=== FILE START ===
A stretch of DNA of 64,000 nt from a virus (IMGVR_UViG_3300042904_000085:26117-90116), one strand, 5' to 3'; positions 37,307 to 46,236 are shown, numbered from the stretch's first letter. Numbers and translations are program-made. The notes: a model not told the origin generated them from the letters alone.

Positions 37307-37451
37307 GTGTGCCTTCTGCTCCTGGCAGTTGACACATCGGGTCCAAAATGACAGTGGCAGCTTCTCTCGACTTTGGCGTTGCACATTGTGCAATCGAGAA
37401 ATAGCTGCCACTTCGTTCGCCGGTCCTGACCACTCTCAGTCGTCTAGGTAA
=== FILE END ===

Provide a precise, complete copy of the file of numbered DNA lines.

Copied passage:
A stretch of DNA of 64,000 nt from a virus (IMGVR_UViG_3300042904_000085:26117-90116), one strand, 5' to 3'; positions 37,307 to 46,236 are shown, numbered from the stretch's first letter. Numbers and translations are program-made. The notes: a model not told the origin generated them from the letters alone.

Positions 37307-37451
37307 GTGTGCCTTCTGCTCCTGGCAGTTGACACATCGGGTCCAAAATGACAGTGGCAGCTTCTCTCGACTTTGGCGTTGCACATTGTGCAATCGAGAA
37401 ATAGCTGCCACTTCGTTCGCCGGTCCTGACCACTCTCAGTCGTCTAGGTAA